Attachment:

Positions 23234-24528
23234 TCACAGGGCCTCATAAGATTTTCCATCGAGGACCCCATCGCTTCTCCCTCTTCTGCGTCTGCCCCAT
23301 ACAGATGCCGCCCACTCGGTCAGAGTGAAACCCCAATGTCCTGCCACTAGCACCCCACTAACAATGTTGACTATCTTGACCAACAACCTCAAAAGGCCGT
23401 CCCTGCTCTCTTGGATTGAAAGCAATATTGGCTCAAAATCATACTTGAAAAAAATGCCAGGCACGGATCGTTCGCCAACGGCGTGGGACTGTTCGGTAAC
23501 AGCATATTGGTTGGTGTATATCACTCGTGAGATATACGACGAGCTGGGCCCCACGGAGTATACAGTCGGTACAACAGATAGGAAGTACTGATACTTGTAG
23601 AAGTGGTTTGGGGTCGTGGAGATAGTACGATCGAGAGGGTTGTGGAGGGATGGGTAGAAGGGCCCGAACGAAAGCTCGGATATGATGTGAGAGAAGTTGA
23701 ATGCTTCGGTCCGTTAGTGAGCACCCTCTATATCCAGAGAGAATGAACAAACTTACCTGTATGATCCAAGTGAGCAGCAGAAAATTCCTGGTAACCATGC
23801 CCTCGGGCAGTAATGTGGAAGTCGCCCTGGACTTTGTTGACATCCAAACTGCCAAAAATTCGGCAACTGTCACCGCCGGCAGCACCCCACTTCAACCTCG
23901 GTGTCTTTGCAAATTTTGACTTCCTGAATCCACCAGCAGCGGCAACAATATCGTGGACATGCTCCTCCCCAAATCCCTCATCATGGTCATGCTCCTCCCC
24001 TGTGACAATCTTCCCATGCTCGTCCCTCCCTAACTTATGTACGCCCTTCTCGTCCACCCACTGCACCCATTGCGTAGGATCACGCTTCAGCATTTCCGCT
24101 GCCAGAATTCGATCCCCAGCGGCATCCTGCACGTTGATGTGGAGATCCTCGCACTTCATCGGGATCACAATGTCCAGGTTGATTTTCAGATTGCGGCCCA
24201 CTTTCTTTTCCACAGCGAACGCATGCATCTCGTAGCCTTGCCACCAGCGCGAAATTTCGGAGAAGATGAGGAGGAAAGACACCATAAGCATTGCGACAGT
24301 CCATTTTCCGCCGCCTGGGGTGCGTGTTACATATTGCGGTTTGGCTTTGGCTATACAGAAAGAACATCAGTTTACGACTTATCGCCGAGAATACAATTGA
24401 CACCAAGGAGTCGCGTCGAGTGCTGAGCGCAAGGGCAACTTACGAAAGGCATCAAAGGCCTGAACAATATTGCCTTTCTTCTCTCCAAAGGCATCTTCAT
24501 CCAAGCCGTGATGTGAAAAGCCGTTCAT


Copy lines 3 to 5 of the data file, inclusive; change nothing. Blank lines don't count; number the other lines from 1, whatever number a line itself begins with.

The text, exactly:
23301 ACAGATGCCGCCCACTCGGTCAGAGTGAAACCCCAATGTCCTGCCACTAGCACCCCACTAACAATGTTGACTATCTTGACCAACAACCTCAAAAGGCCGT
23401 CCCTGCTCTCTTGGATTGAAAGCAATATTGGCTCAAAATCATACTTGAAAAAAATGCCAGGCACGGATCGTTCGCCAACGGCGTGGGACTGTTCGGTAAC
23501 AGCATATTGGTTGGTGTATATCACTCGTGAGATATACGACGAGCTGGGCCCCACGGAGTATACAGTCGGTACAACAGATAGGAAGTACTGATACTTGTAG